Ultimately, bureaucracies not only neglect but undermine the goal and state purpose of colleges. As Cavalier Daily columnist Alex Mink notes, “It is important to remember the purpose of college is to educate students, and therein its institutional focus should lie. This cannot be done as effectively when money that should be spent on faculty members is instead being spent on the people managing those members.”
The problem of exploding bureaucracies – and the cutback in funding to actual education – may help explain why American college graduates test and perform more poorly than other students around the world. In March 2015, CBS News reported on the Educational Testing Service that found that “in Japan, Finland and the Netherlands, young adults with only a high school degree scored on par with American Millennials holding four-year college degrees.”
On a deeper level, what the college bureaucracy trend reveals is an increasing neo-liberalization of U.S. education, in which schools are treated as businesses and students as customers.
Michael A. Peters wrote in Contemporary Readings in Law and Social Justice that the neo-liberalization of colleges has led to “the huge growth of administration vis-à-vis the teaching and research faculty, to an increasing bureaucratization of the university and to the emergence of a new class of ‘knowledge managers’ – an administrative cadre – whose job is monitor and measure academic performance and to maximize returns from research… Governing councils have become corporate boards further sidelining academic forums.”
This is especially true today as more and more colleges link up with corporations. For example, Pablo Eisenberg writing in 2010 for Inside Higher Ed noted that “Ruth Simmons, president of Brown University, has been a trustee at Goldman Sachs for 10 years, during which time she participated in the decisions to award the firm’s top executives huge, publicly contentious bonuses,” and that she had also been involved with the governance of Pfizer and Texas Instruments.
More recently, New Brunswick Today reported in April that Rutgers President Robert Barchi “has been getting paid from multiple entities with competing financial interests, including the taxpayers and tuition-payers at the state university, and two companies that do business with Rutgers.” Aren’t college presidents supposed to be helping manage the university instead of funneling in more money for themselves and the corporations they work for?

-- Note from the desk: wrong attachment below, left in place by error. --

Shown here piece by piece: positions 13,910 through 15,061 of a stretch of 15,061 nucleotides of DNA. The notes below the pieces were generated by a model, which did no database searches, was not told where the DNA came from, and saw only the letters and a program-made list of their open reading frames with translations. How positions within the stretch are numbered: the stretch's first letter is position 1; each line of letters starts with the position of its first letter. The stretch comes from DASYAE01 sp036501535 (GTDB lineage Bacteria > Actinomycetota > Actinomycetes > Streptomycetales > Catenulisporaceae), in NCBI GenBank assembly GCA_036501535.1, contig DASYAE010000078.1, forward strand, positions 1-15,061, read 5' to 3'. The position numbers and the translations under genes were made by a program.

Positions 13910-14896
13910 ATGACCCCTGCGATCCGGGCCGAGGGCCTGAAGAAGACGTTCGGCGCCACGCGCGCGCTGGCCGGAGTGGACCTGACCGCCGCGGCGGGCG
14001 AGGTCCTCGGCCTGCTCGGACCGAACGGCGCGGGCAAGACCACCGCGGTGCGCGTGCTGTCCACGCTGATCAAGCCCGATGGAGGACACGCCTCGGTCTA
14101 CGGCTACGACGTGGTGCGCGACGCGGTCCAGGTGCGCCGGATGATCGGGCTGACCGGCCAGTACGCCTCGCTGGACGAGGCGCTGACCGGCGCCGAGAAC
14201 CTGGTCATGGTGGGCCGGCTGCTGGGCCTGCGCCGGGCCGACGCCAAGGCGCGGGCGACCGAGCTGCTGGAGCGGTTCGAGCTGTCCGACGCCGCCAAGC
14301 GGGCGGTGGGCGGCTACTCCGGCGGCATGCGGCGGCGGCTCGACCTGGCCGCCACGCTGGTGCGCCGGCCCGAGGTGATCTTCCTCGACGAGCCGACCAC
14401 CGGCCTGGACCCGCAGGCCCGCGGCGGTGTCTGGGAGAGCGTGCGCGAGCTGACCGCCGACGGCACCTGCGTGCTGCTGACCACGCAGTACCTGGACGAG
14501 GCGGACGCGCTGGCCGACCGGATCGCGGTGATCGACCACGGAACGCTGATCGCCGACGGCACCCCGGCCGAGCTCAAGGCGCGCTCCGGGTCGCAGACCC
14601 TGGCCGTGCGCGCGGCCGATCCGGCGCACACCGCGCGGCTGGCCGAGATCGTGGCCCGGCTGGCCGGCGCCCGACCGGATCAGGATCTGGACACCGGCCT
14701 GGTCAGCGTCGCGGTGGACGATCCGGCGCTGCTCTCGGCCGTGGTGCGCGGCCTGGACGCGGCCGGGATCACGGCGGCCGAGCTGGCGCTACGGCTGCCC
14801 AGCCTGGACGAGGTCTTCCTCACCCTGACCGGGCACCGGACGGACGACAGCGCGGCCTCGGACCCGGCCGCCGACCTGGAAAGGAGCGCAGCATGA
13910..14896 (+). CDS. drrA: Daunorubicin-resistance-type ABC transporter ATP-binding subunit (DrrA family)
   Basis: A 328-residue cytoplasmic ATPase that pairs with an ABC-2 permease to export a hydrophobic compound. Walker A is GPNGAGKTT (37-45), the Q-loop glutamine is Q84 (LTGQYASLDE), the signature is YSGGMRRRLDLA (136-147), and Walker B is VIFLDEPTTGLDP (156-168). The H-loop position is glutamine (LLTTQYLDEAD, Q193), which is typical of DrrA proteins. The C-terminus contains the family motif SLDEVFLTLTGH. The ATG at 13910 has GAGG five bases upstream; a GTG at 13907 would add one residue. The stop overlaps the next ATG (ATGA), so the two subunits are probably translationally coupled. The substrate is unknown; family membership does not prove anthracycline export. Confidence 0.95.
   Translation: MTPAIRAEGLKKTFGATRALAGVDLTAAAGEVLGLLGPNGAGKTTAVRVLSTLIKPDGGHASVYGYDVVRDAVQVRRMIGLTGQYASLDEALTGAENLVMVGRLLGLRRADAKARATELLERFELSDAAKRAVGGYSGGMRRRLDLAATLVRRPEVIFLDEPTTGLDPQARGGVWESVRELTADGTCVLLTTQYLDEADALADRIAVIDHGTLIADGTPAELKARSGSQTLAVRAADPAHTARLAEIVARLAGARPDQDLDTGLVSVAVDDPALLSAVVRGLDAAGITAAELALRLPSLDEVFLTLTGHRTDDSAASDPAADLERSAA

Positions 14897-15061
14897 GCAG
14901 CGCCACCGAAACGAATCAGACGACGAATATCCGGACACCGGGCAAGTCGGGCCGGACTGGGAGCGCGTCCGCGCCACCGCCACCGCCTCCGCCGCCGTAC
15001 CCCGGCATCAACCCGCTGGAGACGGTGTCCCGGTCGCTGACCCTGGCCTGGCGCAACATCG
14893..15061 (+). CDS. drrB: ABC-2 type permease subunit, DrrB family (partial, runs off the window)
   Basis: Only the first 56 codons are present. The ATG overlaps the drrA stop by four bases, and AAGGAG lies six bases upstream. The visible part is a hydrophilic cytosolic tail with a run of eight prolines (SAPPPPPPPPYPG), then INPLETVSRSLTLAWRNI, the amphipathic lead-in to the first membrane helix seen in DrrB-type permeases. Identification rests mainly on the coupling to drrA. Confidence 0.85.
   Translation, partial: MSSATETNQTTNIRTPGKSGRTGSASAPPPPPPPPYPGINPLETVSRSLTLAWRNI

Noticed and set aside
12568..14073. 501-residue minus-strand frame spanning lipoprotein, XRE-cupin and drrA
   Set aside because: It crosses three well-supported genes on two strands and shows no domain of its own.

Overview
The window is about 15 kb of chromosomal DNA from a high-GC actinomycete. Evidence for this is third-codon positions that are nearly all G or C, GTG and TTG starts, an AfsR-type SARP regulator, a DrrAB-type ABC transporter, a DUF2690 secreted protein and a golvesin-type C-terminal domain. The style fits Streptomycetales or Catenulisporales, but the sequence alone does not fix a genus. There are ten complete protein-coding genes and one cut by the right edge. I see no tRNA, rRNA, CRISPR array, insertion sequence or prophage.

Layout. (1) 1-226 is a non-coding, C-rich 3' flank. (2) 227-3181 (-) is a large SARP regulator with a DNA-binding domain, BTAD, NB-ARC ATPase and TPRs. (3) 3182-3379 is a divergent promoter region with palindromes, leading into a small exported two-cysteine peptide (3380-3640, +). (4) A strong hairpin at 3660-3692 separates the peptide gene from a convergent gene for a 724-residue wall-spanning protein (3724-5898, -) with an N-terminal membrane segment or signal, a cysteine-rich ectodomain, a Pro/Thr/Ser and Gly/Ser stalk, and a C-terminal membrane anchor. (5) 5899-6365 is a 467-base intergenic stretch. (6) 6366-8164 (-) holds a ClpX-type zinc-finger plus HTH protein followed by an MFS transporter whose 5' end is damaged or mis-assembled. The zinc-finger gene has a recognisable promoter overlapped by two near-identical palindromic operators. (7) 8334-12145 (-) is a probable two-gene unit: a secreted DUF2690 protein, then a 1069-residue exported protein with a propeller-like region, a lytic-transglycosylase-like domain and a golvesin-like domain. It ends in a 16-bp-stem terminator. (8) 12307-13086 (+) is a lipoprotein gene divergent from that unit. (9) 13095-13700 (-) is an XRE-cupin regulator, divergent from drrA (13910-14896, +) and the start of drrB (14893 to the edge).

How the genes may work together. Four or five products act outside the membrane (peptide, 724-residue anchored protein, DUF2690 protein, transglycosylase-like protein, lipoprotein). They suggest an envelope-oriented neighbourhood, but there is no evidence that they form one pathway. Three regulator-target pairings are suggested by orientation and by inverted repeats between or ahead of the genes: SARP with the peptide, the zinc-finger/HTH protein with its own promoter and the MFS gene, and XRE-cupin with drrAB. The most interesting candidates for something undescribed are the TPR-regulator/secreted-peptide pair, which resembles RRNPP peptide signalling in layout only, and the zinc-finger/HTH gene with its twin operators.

Apparently the jury is still out on this. And meanwhile, the problem of college bureaucracies not only seems here to stay, but on course to expand well into the future. That is, unless students and schools’ faculties themselves stand up to demand that education – not the business of it – becomes the priority.
This article may be re-posted in full with attribution.
Murray N. Rothbard was the father of what some call Radical Libertarianism or Anarcho-Capitalism which Hans-Hermann Hoppe described as “Rothbard’s unique contribution to the rediscovery of property and property rights as the common foundation of both economics and political philosophy, and the systematic reconstruction and conceptual integration of modern, marginalist economics and natural-law political philosophy into a unified moral science: libertarianism.”
This book applies the principles of this “unified moral science” to environmental and natural resource management issues.
The book started out life as an assigned reading list for a university level course entitled Environmental and Natural Resource Economics: The Austrian View.
As I began to prepare to teach the course, I quickly saw that there was a plethora of textbooks suitable for universal level courses dealing with environmental and natural resource economics. The only problem was that they were all based in mainstream neo-classical (or Keynesian) theory. I could find no single collection of material comprising a comprehensive treatment of environmental and natural resource economics based on Austrian Economic Theory.
However, I was able to find a large number of essays, monographs, papers delivered at professional meetings and published from a multitude of sources. This book is the result. It is composed of a collection of research reports and essays by reputable scientists, economists, and legal experts as well as private property and free market activists.
The book is organized into seven parts: I. Environmentalism: The New State Religion; II. The New State Religion Debunked; III. Introduction to Environmental and Natural Resource Economics; IV. Interventionism: Law and Regulation; V. Pollution and Recycling; VI. Property Rights: Planning, Zoning and Eminent Domain; and VII. Free Market Conservation. It also includes an elaborate Bibliography, References and Recommended Reading section including an extensive Annotated Bibliography of related and works on the subject.
The intellectual level of the individual works ranges from quite scholarly to informed editorial opinion.